15 Things Your Website Must Have

Do you have a website?

Do you need a website?

Here’s what you should you know.

1. Your content should be 80% – 90% about your viewer, their concerns, their
fears, their issues, their position. It’s all about them and what’s in it
for them if they hire you. Speak to their problems and provide them the solution.

2. Graphics and colors should be developed based on the lowest common denominators
of your viewers’ computers’ abilities. If your target viewers are not at all Internet
savvy – don’t ask them to download files or add software to view your site. If your
viewers are older – use a larger font and use a font that is a True Type font so that
the majority of the computer systems will view the font you want them to view.

3. Keep your navigational bar clean, clear, and consistent. The same buttons
should be available in the same order on all pages.

4. Provide your contact information on every page.

5. Be careful not to provide your viewer a “back door” to your competition.
You work too hard and expend too many resources to invite viewers to leave
your site for your competitor’s site.

6. Although providing your viewer with educational articles and links about ADR –
you don’t want to overload them with information on your site – instead invite
them to contact you or to use your personal library.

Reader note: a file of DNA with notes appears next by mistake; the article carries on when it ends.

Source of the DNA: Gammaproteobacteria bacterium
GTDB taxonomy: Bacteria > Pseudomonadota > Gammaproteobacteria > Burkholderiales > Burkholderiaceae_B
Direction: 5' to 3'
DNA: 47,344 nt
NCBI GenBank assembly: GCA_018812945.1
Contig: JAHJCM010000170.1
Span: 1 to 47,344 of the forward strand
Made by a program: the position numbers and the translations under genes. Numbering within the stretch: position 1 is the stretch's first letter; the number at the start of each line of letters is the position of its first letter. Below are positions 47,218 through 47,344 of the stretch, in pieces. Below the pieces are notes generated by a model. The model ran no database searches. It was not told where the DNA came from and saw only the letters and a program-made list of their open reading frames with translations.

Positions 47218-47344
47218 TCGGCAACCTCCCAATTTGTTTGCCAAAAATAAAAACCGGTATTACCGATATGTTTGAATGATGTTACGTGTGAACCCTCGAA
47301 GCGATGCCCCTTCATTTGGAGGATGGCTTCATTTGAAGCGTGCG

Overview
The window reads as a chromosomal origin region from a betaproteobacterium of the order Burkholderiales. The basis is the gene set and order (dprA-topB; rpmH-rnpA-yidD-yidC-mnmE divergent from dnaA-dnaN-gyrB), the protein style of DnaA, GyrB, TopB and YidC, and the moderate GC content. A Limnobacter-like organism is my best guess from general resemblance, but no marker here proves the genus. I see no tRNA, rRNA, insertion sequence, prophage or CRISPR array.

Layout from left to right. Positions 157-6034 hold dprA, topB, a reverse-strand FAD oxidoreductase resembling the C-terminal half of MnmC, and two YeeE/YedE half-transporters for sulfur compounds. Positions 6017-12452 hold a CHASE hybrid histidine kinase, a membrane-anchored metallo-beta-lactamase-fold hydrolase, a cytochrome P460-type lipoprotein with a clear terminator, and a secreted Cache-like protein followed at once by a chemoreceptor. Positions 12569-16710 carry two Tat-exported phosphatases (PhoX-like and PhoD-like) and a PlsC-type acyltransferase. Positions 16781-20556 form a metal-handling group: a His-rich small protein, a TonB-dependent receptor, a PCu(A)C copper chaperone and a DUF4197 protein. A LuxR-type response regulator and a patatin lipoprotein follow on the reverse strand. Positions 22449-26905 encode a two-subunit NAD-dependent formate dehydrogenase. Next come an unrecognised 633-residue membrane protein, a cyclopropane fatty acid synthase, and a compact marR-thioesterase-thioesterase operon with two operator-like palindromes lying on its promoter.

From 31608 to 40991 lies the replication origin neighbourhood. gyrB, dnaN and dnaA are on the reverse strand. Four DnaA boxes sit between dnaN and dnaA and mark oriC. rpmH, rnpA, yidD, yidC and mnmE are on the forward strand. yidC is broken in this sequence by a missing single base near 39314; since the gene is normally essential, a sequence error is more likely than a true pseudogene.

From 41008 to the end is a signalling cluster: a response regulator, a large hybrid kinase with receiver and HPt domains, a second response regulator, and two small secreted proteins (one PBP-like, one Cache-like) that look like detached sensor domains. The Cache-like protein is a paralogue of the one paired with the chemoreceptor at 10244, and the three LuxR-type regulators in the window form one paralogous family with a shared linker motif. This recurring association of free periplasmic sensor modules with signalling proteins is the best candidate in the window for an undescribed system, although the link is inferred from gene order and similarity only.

7. Make changes to your site at least bi-annually and inform your clients and
prospects about these changes.

8. Be sure you watch your website statistics. Make note of the pages on which
viewers enter, leave and spend the longest amount of time. Change your site
appropriately based on these findings.

9. Use your photograph so that viewers have the advantage of a virtual introduction.

10. Keep an eye on your web hosting. You shouldn’t have to pay more than $8.00 per
month in today’s market.

11. Links are free. Any web designer that wants to charge you for links is taking advantage of you.

12. Most providers don’t need a site that exceeds 10 pages.

13. A template is fine – as long as it doesn’t look like one.

14. If you don’t know how to code your own site you can easily hire a designer to
make the changes for you. If don’t need to make changes often – don’t pay for them.
You can hire a designer to make changes at equally low rates for “change orders” as
opposed to fixed contracts. If, on the other hand, you want to make regular changes
a maintenance contract may be the route to go.

15. Unless your viewers read and speak in high Oxford English – write your content
using kitchen English. You know the language you use in casual conversation – less any slang.

The goal is to make your viewer feel comfortable and confident in your knowledge of
ADR and their dispute. Make your site as easy as possible for them to get the
information they’re looking for and to reach you once you’ve let them know that
you’re the right person for the job.

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